by Taylor Feher

It’s 2019 and we often hear statements such as, “Come on guys it’s 2019, we shouldn’t be doing (insert racist action) anymore! Haven’t we moved past this?” Our society desperately wants to believe we are so far past the 1950’s racial violence inflicted by the third manifestation of the KKK. However, we are not living in a “post-racial” society.

The deep systematic oppression which exists within the criminal justice system is one of the many demonstrations of how racial bias and hatred still attacks and marginalizes people of color. This is demonstrated through the lethal violence against Black/African Americans by police forces and the legal system. The hashtag #BlackLivesMatter gained traction in 2013 when citizen George Zimmerman was acquitted of killing a black teenager named Trayvon Martin. Zimmerman was a “neighborhood watch” member in Florida who shot Trayvon when he was walking back to his father’s fiancé’s house from a convenience store. Zimmerman claims he was defending himself and, without Trayvon being able to account with what happened that night, it was determined by the court and DOJ that Zimmerman was able to use lethal force to defend himself. This tragedy and the subsequent movement shined a light on the inherent bias and discrimination which people of color, particularly Black/African Americans, experience because of the criminal justice system.

Another example of this systemic oppression is the statistically high rate of Black/African American persons involved in the criminal justice system when compared to whites or even other people of color. Vera[1] is a website which tracks data trends of incarceration rates within each state based on a sample of 100,000 residents of each state from ages 15 to 64. The site also allows you to compare different races and ethnicities incarceration rates per state. California in 2015, like many other states, shows the incarcerations rate of Black/African American individuals to be almost five times higher than of white individuals. Native Americans and Latinos have the second and third highest rate of incarceration, however whites are incarcerated at a far lower rate.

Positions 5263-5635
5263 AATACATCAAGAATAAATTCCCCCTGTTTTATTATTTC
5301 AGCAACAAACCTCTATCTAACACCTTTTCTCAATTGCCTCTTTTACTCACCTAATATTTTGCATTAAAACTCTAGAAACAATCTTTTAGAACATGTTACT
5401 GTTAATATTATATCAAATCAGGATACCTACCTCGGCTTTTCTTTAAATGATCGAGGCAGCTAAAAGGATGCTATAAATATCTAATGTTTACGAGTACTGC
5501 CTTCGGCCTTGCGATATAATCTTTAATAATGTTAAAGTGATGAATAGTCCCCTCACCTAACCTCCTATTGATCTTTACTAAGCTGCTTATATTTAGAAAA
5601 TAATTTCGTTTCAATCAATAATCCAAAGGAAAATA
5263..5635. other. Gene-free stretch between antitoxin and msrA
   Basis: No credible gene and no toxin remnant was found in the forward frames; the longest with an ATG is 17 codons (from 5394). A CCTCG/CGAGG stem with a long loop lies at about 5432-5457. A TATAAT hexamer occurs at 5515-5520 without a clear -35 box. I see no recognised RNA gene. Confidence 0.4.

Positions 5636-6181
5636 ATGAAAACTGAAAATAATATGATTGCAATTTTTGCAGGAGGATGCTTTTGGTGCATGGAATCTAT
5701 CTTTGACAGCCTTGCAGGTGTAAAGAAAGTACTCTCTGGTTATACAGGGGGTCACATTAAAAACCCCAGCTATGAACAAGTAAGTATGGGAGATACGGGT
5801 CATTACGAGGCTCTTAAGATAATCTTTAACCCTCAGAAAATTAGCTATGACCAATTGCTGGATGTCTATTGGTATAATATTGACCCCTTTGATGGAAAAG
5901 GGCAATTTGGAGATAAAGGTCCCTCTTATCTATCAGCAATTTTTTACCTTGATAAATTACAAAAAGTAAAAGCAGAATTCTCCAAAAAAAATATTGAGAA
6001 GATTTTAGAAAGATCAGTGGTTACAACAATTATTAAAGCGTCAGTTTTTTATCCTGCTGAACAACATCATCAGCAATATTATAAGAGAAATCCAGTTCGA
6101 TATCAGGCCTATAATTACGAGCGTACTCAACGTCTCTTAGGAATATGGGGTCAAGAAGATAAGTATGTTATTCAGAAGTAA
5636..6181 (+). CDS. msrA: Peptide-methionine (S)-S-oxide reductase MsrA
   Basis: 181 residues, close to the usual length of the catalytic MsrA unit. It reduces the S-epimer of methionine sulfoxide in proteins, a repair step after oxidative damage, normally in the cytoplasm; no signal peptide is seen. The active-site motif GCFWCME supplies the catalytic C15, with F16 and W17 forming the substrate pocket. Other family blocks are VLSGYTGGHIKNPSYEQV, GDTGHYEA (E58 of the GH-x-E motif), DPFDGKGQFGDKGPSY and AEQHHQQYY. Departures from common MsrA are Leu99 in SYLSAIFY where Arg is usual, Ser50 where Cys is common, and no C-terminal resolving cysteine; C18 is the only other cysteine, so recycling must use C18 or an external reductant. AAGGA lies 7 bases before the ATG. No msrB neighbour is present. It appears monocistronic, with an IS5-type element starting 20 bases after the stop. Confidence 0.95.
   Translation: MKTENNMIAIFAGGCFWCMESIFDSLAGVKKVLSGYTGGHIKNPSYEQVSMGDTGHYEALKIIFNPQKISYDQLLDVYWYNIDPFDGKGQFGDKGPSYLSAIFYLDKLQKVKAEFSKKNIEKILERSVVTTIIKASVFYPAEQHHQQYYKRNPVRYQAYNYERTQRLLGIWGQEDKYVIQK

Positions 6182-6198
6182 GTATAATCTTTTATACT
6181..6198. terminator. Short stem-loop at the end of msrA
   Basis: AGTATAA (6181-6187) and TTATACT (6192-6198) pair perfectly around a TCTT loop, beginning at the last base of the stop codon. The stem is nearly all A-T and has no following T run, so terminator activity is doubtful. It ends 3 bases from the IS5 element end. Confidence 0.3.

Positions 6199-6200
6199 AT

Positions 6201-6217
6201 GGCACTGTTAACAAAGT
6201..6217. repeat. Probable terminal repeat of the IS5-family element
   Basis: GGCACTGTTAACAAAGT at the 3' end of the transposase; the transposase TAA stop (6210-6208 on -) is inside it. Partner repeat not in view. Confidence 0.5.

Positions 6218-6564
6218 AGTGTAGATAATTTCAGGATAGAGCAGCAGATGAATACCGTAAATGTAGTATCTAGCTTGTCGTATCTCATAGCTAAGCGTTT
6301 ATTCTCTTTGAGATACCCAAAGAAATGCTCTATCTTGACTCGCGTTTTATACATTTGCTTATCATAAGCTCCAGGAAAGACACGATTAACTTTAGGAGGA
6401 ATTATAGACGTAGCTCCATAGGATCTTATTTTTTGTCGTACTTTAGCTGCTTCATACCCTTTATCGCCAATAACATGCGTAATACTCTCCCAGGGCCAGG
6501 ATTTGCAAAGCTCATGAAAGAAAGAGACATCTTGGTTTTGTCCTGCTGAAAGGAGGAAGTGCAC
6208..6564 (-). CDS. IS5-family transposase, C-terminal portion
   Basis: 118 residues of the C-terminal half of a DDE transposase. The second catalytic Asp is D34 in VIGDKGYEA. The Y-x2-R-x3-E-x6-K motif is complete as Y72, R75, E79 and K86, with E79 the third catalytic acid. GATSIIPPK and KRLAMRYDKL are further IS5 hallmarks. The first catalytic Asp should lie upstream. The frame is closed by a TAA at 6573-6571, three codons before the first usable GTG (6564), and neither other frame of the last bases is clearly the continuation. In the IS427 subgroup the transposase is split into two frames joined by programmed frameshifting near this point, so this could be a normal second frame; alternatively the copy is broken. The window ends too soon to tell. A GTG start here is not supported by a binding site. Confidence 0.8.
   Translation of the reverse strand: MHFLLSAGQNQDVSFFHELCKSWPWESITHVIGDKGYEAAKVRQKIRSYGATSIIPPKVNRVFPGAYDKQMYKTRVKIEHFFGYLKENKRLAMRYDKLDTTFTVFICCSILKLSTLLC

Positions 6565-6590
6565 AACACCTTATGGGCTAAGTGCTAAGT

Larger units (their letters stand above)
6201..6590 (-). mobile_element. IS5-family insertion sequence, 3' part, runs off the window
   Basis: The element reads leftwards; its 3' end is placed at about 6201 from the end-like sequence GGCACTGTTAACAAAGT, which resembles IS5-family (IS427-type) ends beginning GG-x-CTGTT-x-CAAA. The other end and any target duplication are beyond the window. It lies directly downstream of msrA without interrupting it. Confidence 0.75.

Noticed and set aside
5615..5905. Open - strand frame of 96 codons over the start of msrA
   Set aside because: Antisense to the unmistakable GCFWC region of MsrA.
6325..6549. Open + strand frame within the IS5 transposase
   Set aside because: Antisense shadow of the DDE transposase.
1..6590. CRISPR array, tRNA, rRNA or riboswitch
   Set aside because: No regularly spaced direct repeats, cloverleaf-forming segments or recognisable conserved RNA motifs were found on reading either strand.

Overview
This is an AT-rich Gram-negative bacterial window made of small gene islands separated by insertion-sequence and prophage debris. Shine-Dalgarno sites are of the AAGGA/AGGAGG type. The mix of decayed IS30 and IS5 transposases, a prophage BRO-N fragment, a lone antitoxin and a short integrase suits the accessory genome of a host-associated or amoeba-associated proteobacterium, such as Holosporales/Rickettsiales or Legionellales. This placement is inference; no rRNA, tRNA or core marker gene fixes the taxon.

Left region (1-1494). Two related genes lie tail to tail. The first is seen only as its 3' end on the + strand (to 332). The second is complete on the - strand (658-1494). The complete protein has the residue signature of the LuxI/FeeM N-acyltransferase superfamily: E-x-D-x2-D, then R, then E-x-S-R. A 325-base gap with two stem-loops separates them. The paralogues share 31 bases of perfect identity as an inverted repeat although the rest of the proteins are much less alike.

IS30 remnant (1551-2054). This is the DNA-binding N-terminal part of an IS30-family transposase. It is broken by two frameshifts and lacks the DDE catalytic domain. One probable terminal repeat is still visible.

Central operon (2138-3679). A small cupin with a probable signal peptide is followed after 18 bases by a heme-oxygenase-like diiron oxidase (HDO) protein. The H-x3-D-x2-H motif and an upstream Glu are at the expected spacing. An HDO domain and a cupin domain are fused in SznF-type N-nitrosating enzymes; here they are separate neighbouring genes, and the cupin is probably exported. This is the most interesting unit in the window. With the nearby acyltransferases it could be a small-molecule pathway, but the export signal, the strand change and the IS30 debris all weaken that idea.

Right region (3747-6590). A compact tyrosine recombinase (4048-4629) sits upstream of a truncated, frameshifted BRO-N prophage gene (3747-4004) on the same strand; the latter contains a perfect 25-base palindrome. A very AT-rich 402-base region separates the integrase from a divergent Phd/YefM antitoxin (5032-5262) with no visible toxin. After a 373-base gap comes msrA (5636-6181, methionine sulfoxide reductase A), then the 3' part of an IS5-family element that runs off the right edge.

Police disproportionately target Black/African Americans as suspects through specific tactics such as stop and frisk. The Supreme Court decision in Terry v. Ohio allowed police to stop and frisk an individual if they have reasonable suspicion to believe the person is involved criminal activity. However, police often conduct stop and frisks on people of color on Black/African Americans even though they do not meet the standard of reasonable suspicion. Instead, factors such as race take precedent over constitutional standards.

According to the ACLU, Milwaukee Wisconsin’s police department between 2007 and 2015 tripled their pedestrian and traffic stops after the launch of a new program in 2008 which permits stops and frisks without reasonable suspicion. The ACLU reports that members of Black and Latino communities in Milwaukee feel disproportionately impacted by police racial profiling as they are stopped and frisked at random at alarmingly high rates. The Milwaukee ACLU has launched a class action law suit against the Milwaukee police department to combat these occurrences as recently as July 2019.

This is only a small glimpse of the violence which still exists as a result of racism. Trayvon, who was unarmed as he walked down a residential street, was shot by a neighbor that still claims he only shot Trayvon for his own protection. The police department similarly believes that they are targeting “high crime” areas for public safety. Yet, this is a fallacy. Although racism in 2019 does not typically look like racial slurs or lynching those sentiments still exist but have evolved and metastasized into shootings or imprisonment. Hiding behind the masked excuse of “safety” doesn’t change that the motivation is to take violent action against people of color.